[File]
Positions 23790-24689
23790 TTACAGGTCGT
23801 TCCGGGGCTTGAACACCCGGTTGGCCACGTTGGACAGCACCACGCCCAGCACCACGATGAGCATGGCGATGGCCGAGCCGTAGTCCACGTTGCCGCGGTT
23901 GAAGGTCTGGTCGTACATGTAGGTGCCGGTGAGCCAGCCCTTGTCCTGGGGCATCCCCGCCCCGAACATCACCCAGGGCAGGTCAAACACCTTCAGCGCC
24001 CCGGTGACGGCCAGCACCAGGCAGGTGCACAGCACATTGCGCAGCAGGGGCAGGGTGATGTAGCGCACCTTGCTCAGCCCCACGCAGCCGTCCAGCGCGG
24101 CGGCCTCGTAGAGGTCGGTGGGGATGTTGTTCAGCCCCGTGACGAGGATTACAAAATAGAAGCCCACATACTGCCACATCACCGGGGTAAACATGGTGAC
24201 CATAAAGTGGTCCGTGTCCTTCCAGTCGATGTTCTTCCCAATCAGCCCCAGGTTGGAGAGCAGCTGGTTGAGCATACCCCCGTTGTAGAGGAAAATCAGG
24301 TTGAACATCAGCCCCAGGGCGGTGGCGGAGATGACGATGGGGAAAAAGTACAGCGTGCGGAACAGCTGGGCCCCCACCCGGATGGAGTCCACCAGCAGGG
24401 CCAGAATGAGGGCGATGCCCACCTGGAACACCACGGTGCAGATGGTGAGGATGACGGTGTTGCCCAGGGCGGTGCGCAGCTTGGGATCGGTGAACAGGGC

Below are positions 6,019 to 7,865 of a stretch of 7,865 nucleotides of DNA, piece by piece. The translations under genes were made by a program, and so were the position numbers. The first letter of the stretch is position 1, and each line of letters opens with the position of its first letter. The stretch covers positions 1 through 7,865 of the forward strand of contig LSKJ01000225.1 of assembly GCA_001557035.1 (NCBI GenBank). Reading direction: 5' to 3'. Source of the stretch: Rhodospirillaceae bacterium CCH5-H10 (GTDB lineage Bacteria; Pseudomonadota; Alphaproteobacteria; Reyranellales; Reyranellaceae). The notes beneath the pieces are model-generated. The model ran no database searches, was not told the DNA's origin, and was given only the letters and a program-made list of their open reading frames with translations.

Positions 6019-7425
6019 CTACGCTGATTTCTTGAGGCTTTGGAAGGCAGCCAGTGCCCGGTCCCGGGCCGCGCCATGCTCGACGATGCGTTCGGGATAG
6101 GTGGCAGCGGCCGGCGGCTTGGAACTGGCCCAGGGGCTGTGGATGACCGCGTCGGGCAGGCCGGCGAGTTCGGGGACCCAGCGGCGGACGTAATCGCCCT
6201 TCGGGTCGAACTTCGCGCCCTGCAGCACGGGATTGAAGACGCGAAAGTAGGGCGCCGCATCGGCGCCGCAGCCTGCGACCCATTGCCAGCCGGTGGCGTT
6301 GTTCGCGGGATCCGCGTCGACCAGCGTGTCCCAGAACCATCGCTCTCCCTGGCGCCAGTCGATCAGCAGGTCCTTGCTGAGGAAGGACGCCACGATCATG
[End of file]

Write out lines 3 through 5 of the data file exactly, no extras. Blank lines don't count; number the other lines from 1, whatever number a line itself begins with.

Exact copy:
23801 TCCGGGGCTTGAACACCCGGTTGGCCACGTTGGACAGCACCACGCCCAGCACCACGATGAGCATGGCGATGGCCGAGCCGTAGTCCACGTTGCCGCGGTT
23901 GAAGGTCTGGTCGTACATGTAGGTGCCGGTGAGCCAGCCCTTGTCCTGGGGCATCCCCGCCCCGAACATCACCCAGGGCAGGTCAAACACCTTCAGCGCC
24001 CCGGTGACGGCCAGCACCAGGCAGGTGCACAGCACATTGCGCAGCAGGGGCAGGGTGATGTAGCGCACCTTGCTCAGCCCCACGCAGCCGTCCAGCGCGG